In difficult times, we must not forget the lessons from previous crises. The 2008 financial crisis proved that in times of turbulence, customer emotions need to be acknowledged. Many of the retail banks that did not understand this at the time are still suffering. For example, our recent CX+ research in Spain showed that Spanish retail banks still need to regain confidence amongst consumers who, more than 10 years later, still don’t view them as being truly customer-centric. For brands navigating today’s crisis, listening and responding to feedback can help create closeness to customers. Closing the loop enables contact centre agents and their managers to have conversations with customers, understand whether they feel safe, what their fears and also hopes are for the future.
What do employees need right now?
Many companies are at the moment prioritising the health and safety of their employees. But more can be done. Whether we are employees, customers, citizens: we have all have the same fears and challenges. Remote working while schools are closed is a tough task, and often IT structures are not ideally set up to meet the demands of video conferencing and access to organisational systems. Same as for customers, employee listening systems should now be scrutinised on how they can support closeness to staff. How do your people feel in times of uncertainty? What are the immediate needs that leadership needs to respond to? How do messages from leaders resonate with the organisation?
If there ever was a time to push for employee empowerment, it is now. The required speed of actions makes it impossible for companies to set up guidelines and detailed processes. Employees need to quickly react to adapted journeys, potentially set up new touchpoints, care for customers and in some cases re-invent products and services. Those brands that have fostered an organisational culture of engagement and empowerment have a better chance of adapting to customer demands during the crisis than others. But the current challenges can also be used to trigger the type of organisational change that many companies have long aimed at: agile ways of working, cross-functional teams, outside-in thinking – now is the opportunity to implement this, pilot, test and relaunch. Preparing for a future post corona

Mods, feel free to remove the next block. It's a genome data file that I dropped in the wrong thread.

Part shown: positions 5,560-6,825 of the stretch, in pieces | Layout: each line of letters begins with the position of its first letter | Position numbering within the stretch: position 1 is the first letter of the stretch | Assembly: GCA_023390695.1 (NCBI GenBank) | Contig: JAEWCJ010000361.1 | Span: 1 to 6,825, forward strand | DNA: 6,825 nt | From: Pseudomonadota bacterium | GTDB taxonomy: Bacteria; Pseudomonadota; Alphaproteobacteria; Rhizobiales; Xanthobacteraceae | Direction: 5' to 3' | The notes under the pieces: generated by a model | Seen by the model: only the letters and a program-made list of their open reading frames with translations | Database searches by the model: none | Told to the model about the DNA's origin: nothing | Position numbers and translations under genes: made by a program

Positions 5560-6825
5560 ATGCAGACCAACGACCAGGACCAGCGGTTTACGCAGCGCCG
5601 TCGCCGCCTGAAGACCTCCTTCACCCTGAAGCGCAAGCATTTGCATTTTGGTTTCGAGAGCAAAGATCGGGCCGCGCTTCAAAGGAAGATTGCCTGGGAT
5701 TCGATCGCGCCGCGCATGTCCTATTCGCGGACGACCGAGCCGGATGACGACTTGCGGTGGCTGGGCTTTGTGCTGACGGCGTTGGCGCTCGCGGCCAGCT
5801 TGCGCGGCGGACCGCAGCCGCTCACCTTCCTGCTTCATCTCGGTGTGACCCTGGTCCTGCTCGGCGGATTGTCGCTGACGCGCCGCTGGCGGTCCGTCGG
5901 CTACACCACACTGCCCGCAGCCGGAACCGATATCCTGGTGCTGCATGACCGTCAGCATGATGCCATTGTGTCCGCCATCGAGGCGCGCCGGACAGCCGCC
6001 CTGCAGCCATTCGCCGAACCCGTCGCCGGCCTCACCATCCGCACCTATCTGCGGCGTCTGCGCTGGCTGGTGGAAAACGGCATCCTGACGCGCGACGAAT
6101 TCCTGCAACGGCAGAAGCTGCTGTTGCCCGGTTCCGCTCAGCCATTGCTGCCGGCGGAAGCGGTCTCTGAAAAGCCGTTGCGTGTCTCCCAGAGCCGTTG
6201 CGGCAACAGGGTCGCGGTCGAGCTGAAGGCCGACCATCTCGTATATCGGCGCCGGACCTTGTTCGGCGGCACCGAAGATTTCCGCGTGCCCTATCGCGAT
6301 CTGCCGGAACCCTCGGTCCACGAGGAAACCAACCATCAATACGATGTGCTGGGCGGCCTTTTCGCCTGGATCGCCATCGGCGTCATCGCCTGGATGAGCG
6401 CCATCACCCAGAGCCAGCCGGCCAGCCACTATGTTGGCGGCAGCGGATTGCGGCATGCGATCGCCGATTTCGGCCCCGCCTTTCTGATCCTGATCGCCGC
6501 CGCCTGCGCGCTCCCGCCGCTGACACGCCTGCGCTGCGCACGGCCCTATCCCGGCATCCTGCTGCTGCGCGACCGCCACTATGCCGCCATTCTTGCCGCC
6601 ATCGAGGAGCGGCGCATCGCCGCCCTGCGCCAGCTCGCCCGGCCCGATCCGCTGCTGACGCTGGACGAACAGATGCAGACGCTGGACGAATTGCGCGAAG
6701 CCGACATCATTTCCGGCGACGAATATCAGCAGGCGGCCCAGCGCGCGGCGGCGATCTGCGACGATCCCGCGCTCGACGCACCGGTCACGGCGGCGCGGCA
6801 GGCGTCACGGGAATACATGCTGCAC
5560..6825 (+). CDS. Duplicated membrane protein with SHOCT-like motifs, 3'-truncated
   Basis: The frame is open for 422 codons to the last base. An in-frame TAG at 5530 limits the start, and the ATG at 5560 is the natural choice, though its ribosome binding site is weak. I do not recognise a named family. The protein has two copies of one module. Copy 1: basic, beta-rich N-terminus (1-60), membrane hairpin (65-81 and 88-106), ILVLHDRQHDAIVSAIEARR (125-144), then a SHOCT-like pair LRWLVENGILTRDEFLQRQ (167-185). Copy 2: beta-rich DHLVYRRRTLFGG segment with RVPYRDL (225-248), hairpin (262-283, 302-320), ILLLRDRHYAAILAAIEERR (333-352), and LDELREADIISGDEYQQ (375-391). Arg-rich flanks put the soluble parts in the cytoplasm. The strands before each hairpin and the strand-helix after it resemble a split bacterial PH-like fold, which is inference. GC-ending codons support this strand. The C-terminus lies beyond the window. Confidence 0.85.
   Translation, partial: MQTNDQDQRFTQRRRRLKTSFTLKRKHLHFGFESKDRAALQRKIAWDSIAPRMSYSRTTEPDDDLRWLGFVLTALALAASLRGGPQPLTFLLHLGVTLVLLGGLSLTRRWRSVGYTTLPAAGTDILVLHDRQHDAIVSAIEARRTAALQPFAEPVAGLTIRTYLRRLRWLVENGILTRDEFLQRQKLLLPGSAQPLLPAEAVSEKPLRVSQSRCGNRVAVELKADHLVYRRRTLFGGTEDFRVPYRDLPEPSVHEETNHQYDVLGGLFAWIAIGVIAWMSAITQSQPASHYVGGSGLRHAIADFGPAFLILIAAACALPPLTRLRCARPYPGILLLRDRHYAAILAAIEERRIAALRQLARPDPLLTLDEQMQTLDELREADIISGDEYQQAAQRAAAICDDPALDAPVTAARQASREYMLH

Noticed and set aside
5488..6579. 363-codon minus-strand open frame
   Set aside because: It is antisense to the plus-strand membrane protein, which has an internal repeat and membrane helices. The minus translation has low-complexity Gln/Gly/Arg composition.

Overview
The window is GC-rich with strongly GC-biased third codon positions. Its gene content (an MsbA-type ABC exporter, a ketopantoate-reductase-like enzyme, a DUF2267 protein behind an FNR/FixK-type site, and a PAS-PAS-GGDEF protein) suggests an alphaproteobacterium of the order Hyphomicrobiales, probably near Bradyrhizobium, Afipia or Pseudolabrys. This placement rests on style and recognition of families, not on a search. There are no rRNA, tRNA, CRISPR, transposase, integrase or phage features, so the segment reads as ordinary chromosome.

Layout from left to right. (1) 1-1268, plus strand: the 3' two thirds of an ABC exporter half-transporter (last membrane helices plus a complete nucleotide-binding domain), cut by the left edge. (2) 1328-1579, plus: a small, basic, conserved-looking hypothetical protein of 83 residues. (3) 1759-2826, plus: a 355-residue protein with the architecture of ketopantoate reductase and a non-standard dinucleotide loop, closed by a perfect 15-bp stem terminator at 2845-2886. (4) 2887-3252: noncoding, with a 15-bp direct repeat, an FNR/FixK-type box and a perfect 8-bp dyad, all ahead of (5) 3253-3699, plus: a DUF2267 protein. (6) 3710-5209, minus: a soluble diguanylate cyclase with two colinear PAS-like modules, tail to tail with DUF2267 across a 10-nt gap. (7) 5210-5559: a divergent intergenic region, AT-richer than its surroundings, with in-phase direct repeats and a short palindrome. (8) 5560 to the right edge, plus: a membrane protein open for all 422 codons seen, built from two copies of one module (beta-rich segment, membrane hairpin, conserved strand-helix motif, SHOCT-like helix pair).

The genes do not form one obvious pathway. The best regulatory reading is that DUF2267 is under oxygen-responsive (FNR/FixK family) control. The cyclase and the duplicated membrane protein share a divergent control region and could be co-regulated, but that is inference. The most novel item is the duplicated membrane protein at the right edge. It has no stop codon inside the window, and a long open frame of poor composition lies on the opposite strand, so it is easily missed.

It is unlikely that we will be bouncing back to normal anytime soon. The looming economic recession – whether short lived or lasting – is already requiring many companies to change how they operate. This should be done with a close eye on shifting customer expectations and behaviours. The current need for contactless touchpoints, hygiene regulations, social distancing, but also the strong sense of community and togetherness are likely to leave imprints on the customer-brand relationship going forward. While companies who have already mastered the digital transformation are having a head-start now, it would be too easy to say that this is all it takes to be successful going forward.
Foremost, the virus has forced upon us a new need for speed and agility, requiring organisations to adapt quickly to change. Now is a good time to take inventory. Are employees sufficiently empowered? Is the organisation empowering customers to reach out to them in a way that works best for them? Are we setting the right KPIs that allow us to monitor success now and in the future? Are we clear on what our brand stands for and delivering to that promise? And how will this potentially shift during and after the crisis? While innovative and agile styles of working are now called for, they need to be part of a bigger transformation process or are in danger of losing momentum quickly. Leadership will play a big part in this. As the proverb says, “anyone can hold the helm when the sea is calm”. As with all crises, when this one finally subsides it will provide ample learnings for us on how to navigate through times of uncertainty.